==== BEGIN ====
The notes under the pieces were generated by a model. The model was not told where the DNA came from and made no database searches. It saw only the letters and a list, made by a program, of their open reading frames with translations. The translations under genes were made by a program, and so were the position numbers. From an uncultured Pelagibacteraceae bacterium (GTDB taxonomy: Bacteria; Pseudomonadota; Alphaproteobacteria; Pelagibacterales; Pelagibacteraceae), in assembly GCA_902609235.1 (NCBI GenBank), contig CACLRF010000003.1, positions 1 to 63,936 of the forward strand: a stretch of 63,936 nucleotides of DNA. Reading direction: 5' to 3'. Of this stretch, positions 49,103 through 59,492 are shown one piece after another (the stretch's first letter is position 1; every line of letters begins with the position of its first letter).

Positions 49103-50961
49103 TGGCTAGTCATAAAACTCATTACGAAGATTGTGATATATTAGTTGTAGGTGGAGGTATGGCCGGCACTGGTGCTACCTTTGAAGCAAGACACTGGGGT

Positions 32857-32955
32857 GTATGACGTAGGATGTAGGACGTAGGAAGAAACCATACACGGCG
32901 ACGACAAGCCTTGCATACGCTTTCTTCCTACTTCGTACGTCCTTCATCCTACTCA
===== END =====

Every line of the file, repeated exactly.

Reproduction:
The notes under the pieces were generated by a model. The model was not told where the DNA came from and made no database searches. It saw only the letters and a list, made by a program, of their open reading frames with translations. The translations under genes were made by a program, and so were the position numbers. From an uncultured Pelagibacteraceae bacterium (GTDB taxonomy: Bacteria; Pseudomonadota; Alphaproteobacteria; Pelagibacterales; Pelagibacteraceae), in assembly GCA_902609235.1 (NCBI GenBank), contig CACLRF010000003.1, positions 1 to 63,936 of the forward strand: a stretch of 63,936 nucleotides of DNA. Reading direction: 5' to 3'. Of this stretch, positions 49,103 through 59,492 are shown one piece after another (the stretch's first letter is position 1; every line of letters begins with the position of its first letter).

Positions 49103-50961
49103 TGGCTAGTCATAAAACTCATTACGAAGATTGTGATATATTAGTTGTAGGTGGAGGTATGGCCGGCACTGGTGCTACCTTTGAAGCAAGACACTGGGGT

Positions 32857-32955
32857 GTATGACGTAGGATGTAGGACGTAGGAAGAAACCATACACGGCG
32901 ACGACAAGCCTTGCATACGCTTTCTTCCTACTTCGTACGTCCTTCATCCTACTCA